Archive for February, 2020

Moby-Dick or, the Whale by Herman Melville

My rating: 5 of 5 stars

Call me a dick – but this is great! This is one beast of a book. It’s all consuming when reding it so I read it in sporadic bursts. There is nothing quite like it and it feels like you are making history just by reading it. It’s a fantastic experience as well as being a book to ponder over. It does take some time to get through so I recommend reading the clusters of chapters. There are several ‘digressions’ which are illuminating but take us away from the main story arc.

The characterisation is amazing and the details are obviously copious – Melville spent four years on whaling vessels. It’s biblical in many places with references and style. One of the early chapters is actually a sermon. There is a sense of inevitable dread which intensifies towards the climax. I felt like I was constantly being sucked into the hunt.

I used a map in places just to chart the progress. The language is niche and reflects the time, character and in some cases, the status of the characters. After a few chapters it gets easier to read though. Reading modern works seems kind of shallow and unrewarding after this beast. I recommend it to anyone who lives on planet Earth.

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The Travels of Ibn Battutah by Ibn Battuta

My rating: 5 of 5 stars

In contrast to the numerous modern travel books which seem to focus on the ‘personality’ of the writer or trivial observations, this is an epic in every sense of the word. The scale of the journey is immense in distance and time, IB stayed to work as a Qadi (judge)in several places along the way, this means that you really get a deep sense of the politics and the people in each destination. This depth is unlike some of the more superficial accounts of present books which rely on novelty and humour. Although travels is not without humour itself.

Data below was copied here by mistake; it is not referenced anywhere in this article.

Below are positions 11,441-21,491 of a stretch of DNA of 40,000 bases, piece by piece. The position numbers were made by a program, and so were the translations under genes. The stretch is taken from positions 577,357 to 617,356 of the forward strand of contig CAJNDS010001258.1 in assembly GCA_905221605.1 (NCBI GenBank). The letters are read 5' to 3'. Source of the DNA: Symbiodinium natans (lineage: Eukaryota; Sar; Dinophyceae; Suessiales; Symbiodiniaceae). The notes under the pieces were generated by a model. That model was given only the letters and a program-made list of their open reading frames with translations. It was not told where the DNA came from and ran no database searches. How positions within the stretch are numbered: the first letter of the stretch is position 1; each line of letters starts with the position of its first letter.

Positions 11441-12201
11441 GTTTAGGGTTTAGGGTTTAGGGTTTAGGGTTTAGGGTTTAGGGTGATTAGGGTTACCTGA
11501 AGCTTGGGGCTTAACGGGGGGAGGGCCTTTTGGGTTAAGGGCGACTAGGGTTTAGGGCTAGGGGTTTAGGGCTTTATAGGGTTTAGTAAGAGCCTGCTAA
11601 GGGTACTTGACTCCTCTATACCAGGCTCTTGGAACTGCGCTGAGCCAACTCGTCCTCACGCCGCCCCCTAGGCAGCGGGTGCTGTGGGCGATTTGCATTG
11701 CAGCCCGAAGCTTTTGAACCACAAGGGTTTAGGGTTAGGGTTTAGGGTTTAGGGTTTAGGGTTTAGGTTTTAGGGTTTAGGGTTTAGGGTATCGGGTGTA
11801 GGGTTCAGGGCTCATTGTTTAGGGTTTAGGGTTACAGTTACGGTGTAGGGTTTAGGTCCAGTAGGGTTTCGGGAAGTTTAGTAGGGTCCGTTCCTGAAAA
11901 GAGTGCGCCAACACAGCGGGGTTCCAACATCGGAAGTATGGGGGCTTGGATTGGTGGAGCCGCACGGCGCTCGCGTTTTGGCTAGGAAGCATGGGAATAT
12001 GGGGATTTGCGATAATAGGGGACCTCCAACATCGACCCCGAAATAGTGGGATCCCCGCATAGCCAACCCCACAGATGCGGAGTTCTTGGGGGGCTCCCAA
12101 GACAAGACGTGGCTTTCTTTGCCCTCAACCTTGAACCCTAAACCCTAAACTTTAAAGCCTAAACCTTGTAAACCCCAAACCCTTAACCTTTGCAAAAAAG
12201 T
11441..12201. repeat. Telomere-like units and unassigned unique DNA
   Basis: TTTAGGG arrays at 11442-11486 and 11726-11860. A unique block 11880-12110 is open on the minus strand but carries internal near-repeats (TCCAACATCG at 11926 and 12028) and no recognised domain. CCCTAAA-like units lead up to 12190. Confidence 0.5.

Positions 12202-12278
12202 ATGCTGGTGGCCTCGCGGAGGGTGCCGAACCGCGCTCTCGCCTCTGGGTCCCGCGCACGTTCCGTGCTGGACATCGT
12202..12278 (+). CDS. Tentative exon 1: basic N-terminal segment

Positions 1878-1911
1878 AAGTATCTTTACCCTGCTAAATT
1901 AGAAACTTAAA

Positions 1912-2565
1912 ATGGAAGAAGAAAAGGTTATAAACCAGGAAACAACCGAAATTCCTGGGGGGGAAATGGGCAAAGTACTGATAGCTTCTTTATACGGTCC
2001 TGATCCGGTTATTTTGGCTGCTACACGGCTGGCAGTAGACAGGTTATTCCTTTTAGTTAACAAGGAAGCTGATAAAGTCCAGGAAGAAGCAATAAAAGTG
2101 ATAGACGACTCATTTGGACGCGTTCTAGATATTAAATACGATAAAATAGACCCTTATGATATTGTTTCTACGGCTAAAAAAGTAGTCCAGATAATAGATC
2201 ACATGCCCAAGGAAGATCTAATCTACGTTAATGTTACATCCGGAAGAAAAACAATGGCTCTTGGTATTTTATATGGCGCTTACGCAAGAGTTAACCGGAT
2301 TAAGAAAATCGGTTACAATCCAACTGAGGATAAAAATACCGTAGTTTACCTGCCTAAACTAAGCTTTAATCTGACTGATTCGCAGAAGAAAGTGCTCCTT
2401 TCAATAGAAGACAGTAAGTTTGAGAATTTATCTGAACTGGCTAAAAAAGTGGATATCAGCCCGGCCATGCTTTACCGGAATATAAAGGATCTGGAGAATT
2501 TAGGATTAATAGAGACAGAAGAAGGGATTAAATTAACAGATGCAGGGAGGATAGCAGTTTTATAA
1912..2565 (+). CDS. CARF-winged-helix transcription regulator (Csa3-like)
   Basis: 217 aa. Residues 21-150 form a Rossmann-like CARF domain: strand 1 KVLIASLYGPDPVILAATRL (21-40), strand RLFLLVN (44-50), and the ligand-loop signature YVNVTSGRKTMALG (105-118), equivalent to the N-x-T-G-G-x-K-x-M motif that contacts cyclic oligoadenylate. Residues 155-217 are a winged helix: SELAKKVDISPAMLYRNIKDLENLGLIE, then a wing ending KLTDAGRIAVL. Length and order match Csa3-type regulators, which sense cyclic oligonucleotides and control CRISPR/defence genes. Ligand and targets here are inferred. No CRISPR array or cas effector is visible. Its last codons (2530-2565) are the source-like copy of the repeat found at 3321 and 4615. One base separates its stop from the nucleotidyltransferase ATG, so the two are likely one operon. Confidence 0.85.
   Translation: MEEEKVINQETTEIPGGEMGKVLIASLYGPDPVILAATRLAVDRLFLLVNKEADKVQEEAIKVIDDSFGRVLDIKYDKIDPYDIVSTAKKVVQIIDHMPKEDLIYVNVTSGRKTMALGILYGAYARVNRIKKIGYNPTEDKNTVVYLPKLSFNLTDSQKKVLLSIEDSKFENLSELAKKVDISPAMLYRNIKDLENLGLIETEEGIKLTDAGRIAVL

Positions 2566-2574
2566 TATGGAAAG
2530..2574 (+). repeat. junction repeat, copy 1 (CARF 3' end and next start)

I like travelling and read travel books frequently, so it’s no surprise that I enjoyed the descriptions of distant lands and strange customs, however, the biggest surprise for me was the journey into the Islamic culture and lifestyle. I think it’s the first account I have read from an Islamic perspective, and a Medieval one at that. With this in mind I think this is a perfect book to open the mind about other cultures and other ways of seeing the world. To get the most from this journey it is important to read ‘Travels with a Tangerine’ and ‘Hall of a Thousand Columns’ By Mackintosh-Smith.

I hope this reworked classic inspires other translators and archivists to unearth other works from centuries gone. On a final note I am deeply envious of anyone who understands Arabic as they can read the original.

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Ibn Fadlān and the Land of Darkness: Arab Travellers in the Far NorthIbn Fadlān and the Land of Darkness: Arab Travellers in the Far North by Ahmad ibn Fadlān
My rating: 4 of 5 stars

This is a very objective account of an embassy sent from the Abbasid Caliph of Baghdad to instruct the (Volga)Bulgars in matters of Islam. The journey takes in some of the most noteable tribes of the 11th century north of the Caspian and Black seas. He travels well into Russia which was in its infancy. He also travels across the Tundra to visit other semi nomadic tribes.

The account is very detailed and doesn’t belittle or pour scorn upon other races – common at the time. It was fascinating to read about the Viking burial and some of their customs which seem so alien both today, and even more so back then.

The introduction is a welcome account of the traveller, although not much is known about him. There are also several accounts from the Arab world about the various peoples of Europe. I feel like these collection eventually became Geography as we know it.

I’d recommend this to those who enjoy Herodotus and the Travels of Ibn Battutah.